Over a 20-year career in sales, Carrie Simpson always worked with a wide variety of industries. But the Winnipeg entrepreneur’s new company, Managed Sales Pros, takes a different approach, zeroing in on the tech sales niche.

Carrie Simpson. Photo: Managed Sales Pros

Carrie Simpson. Photo: Managed Sales Pros

A third-party sales prospector, Managed Sales Pros connects IT manufacturers and distributors with IT re-sellers, and the re-sellers with businesses looking for IT services and support.

Two years after starting the firm, Simpson is on a roll—she was named one of the Rising Stars of the 2016 W100 Ranking of Canada’s Top Female Entrepreneurs, and her company posted year-over-year revenue growth of 413% for the last fiscal.

Simpson talked to PROFITguide about how she built her business, what makes tech selling special, and why cold calling still works.

PROFITguide: You’d worked in sales for a quite a while before starting your latest business. Why did you decide to sell exclusively for one industry with Managed Sales Pros?

Carrie Simpson: In my first business, Cold Call Lead Generation, we worked with anybody who would pay us. But I’ve learned that niche specificity is a much better way to grow quickly.

Instead of trying to become an expert in 10 different verticals, we became experts in one. The story is far more compelling, and an easy one for our clients to understand. If you’re an IT company, instead of being the company that supports all of Toronto, you want to be the company that specializes in law firms with at least 20 employees in the Toronto area, or non-profit firms with between 20 and 50 employees in the Toronto area.

The more niche specific you can go, the less money you have to spend to promote yourself. Now instead of trying to go to every tradeshow in the world, we go to very specific shows where we know our client base is going to be.

What are some of the challenges you’ve faced selling to these clients?

Our biggest challenge is: How do we reduce our sales cycle? The cycle is either really short, and people see the value right away and sign up, or they go try something else and it fails and they come back to us in a year.

People always want something faster and/or cheaper. In-house would cost a third or less of what we charge, for example. Or they may try a company with a different pricing model. Our’s is an annual flat rate, so that no one is encouraged to schedule a lousy appointment just to make quota. But many companies look at “How many appointments will I get?” versus “What will my ROI be?”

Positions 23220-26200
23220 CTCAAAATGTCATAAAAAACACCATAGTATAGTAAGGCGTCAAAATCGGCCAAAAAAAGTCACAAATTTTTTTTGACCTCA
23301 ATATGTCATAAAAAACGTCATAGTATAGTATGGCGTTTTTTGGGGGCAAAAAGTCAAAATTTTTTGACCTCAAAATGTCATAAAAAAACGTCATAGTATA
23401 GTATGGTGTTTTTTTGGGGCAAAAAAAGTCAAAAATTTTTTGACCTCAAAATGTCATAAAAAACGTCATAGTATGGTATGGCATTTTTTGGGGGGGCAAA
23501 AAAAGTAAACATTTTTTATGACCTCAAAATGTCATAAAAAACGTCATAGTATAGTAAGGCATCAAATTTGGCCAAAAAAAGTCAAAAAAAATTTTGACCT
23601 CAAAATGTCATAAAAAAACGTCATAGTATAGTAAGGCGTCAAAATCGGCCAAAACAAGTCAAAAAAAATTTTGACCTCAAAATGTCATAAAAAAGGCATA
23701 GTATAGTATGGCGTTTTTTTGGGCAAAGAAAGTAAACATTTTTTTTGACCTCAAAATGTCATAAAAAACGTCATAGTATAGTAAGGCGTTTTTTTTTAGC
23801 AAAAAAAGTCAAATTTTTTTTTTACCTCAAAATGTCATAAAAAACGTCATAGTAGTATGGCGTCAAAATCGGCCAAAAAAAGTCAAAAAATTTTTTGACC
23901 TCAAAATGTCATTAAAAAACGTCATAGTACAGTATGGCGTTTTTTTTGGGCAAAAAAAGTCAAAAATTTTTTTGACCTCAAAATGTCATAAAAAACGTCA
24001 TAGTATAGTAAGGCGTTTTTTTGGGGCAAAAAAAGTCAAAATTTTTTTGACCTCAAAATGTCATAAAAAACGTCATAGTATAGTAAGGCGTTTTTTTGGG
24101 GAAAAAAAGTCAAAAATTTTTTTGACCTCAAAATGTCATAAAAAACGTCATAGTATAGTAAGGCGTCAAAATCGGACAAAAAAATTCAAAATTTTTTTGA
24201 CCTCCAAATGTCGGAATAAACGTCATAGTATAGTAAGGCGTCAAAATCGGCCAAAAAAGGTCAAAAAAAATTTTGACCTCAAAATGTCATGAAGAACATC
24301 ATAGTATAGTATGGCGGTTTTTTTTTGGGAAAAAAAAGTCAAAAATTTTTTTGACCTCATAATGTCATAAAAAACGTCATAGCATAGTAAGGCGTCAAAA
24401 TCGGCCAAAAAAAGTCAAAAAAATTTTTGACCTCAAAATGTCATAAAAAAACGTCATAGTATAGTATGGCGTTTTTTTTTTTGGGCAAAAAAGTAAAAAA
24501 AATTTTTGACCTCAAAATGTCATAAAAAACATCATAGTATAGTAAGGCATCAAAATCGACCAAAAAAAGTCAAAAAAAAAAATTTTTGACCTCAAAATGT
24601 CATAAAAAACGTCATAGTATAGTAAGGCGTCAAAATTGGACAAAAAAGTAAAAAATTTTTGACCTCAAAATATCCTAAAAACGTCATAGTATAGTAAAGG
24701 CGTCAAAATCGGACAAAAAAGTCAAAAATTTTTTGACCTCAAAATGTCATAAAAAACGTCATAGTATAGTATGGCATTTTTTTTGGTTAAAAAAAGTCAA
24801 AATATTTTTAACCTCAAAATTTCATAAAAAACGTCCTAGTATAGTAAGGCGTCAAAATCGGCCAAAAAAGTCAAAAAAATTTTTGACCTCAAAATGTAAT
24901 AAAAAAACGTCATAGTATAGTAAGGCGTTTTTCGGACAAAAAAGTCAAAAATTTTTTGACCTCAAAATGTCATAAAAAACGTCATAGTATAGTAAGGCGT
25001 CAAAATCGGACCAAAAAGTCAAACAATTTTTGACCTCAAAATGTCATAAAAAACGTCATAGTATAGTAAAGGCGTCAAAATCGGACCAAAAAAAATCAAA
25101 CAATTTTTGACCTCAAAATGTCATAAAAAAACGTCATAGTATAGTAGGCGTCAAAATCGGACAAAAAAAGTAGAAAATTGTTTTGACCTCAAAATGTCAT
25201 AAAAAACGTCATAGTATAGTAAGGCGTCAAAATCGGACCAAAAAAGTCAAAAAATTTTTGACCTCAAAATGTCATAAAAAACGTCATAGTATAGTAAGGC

We are also very upfront with clients. It takes 12 to 18 months to realize your ROI on telemarketing. A business owner who wants results now won’t find that message compelling. So often people will go try a less expensive route in the short-term where they are promised better results, faster. As my lawyer always says, “Pay me now, or pay me later.”

You’ve said before that cold calling is the only way to close sales. Is that unique to your business model, or is it true for B2B selling too?

There’s a place for both, but I personally feel you make more impact talking to someone one-on-one. As a third-party prospecting company, outbound leads are especially important for us. When a company replies to our website or an email blast we send, or attends a webinar we’re hosting, quite often they aren’t qualified. We might spend a couple hours with that inbound lead, only to identify that it’s one guy with a part-time tech and they can’t afford our services, and won’t be able to for the next five or 10 years.

You don’t ever want to tell someone you can’t afford us—you really want to keep them engaged. But when we’re calling outbound, we can be a little more aggressive in our screening process. We can easily identify if this going to be a good fit for us. If it’s not, they’re not upset if we cut bait, and we’re not upset either. When someone’s coming to us, you really have to handle it more delicately.

Cold calling is also the most measurable method. It’s either working or it isn’t and there’s no fancy metrics you can look at that will tell you otherwise. With digital marketing, a company can say, “We sent you 500 leads,” because 500 people visited your site. But if you break that down, these 10 ended up there accidentally, and these 10 were your competitors, and these 10 were looking for something you don’t do. But they’re all being counted as leads.

Your company grew over 400% in the last year. How did you create such massive growth?

We hustle. We found strategic partners in our niche and offered them free work in exchange for their testimonials at completion. We also created referral networks with companies that offer things that we don’t, and we constantly refer business to anyone and everyone we can. We cold call all day, every day for our own services. It works. Why would you work with a telemarketing company that got your attention using an email?

And most importantly, we chose one niche and we became experts. We went to every conference and tradeshow and learned how to sell everything our clients sell. Also, I hired the smartest people I could the minute I could afford them.

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Does cold calling still work? Have you tried the niche approach? Let us know by commenting below.

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